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TRIP DETAILS

LENGTH 35 miles
DIFFICULTY rated difficult due to navigation, overgrown/detoured trails and remote nature. Requires previous experience.
DATE HIKED September 25-27, 2020
MAIN FEATURES The Sioux–Hustler Trail is a rugged hiking loop in the Boundary Waters Canoe Area in Northern Minnesota, near the Canadian border. This area is mostly known for its paddling trips, and traveling in the Fall was an optimal time to visit due to lack of bugs, cool weather and pristine views of the forest changing color. Hikers should be aware that most sites are also accessible by canoe and camp inhabitants are not required to share campsites (so, go mid week or get to camp early to get a spot!) The trail is muddy, rocky, re-routed by several beaver dams and does not include any navigational signing. Water is plentiful, as the trail circumvents the following lakes and rivers: Little Sioux, Lower Pauness, Loon, Pageant, Range Line, Hustler, Emerald, Shohola, Agawato, Heritage, Lynx, Little Shell and Shell Lake. Moose are common in the area, and if you listen closely, you may hear wolves or coyotes howling at night. Check out our Youtube video for more on campsite conditions and tales from the trail!

The Other SHT

This trail is on the traditional land of the Anishinabewaki ᐊᓂᔑᓈᐯᐗᑭ Očhéthi Šakówiŋ people. The trail gets it’s name from the Little Indian Sioux River and Hustler Lake, but rounds many other bodies of water.  There are different views on whether this terminology should still be used today, and we found that most people unfamiliar with the trail will kind of look at you funny when you say the two words together. So, since we are all Superior Hiking Trail Backpacking buddies, we had fun calling this trail “The other SHT”.

Roadtrip!

Day 1 : Minneapolis to Devil’s Cascade

Getting the band back together (7 trail miles)

This trail is about a 5 or 6 hour drive from the twin cities area, so we all got up early, met in one spot, donned our masks and piled into Fancy Nancy’s passenger van.  The van was great (Thanks Nancy!). We were able to space out, open windows, take air breaks and enjoy the feeling of heading out on an adventure together again!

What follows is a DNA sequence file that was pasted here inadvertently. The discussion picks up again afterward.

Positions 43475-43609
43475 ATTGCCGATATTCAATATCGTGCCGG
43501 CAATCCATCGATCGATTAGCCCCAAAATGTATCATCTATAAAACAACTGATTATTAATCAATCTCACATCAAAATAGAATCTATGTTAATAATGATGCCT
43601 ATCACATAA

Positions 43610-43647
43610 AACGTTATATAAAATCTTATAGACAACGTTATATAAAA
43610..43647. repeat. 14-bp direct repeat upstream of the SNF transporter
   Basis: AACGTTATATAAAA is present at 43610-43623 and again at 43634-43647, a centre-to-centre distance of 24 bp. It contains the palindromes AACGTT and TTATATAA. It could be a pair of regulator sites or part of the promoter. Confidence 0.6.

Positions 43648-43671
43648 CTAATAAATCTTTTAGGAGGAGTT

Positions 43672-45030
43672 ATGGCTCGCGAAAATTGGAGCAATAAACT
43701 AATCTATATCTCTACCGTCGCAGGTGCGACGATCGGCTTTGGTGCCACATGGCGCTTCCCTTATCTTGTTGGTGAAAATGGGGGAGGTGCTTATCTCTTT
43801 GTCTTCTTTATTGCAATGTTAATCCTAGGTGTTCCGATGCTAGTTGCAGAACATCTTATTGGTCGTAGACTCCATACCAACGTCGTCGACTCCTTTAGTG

The drive up went fairly quick and the closer we got to our destination, the more camouflage clothing we saw.  It was a good reminder that small game hunting season starts early in MN.  I brought a goofy orange safety hat to wear at the beginning of our hike, closer to the trailheads, and brought orange bandanas for my friends’ packs.  After our ‘startling’ end to last year’s Superior hiking Trail trip, surrounded by the sound of gunshots, (video 8:05) I learned to wear orange from mid Sept through November in the Minnesota woods.

Getting the band back together.

Hitting the Trail

By the time we got the trailhead, it was getting close to lunch time. We ate quick, did one last gear check and started our hike at BCAW Entry Point #15. Because of all of the shifting and cancelling of plans this year, this was the first time I’d had on a fully loaded pack for any distance since last Fall’s Superior Hiking Trail Finale. As I hiked, I wondered how my body would feel, how it would adjust, if I would regret not training…if I would remember how to backpack…if we would get lost. These anxious thoughts swirled around in my head for a while, and eventually came to accept whatever would be. My pack weighed just under 30 lbs with food and water, a little heavier than normal, but I wanted to be sure that I was warm, safe and well-fed if I was going to be out in the middle of nowhere.

As my mind sorted out it’s pre-trip jitters, the golden canopy of the forest opened up and took my attention. The Fall colors were peaking, and I was dazzled by the beauty all around us. The “stick” of the lollipop loop, is approximately 5 miles, mostly flat, but has a few challenging sections that beavers have re-routed for their convenience. A little less than half way into the hike to Devil’s Cascade, we got turned around in a swamp. There are no signs on this trail, so animal trails and beaver dams can quickly cause detours. It’s very easy to get turned around if you are not paying attention, so make sure you keep your map, compass and GPS handy, and know how to use them. We spent about a half an hour bushwhacking through brush in this section until we finally found our way back to “the stick”. I found myself thinking “WHAT ARE WE DOING???”

Back on the trail, we descended down in to a rocky entrance to the Little Indian Sioux River and saw out first small waterfall.  It was a quiet, serene little spot that made us wonder about the Devil’s Cascade waterfall that we would camp by that night.

Devil’s Cascade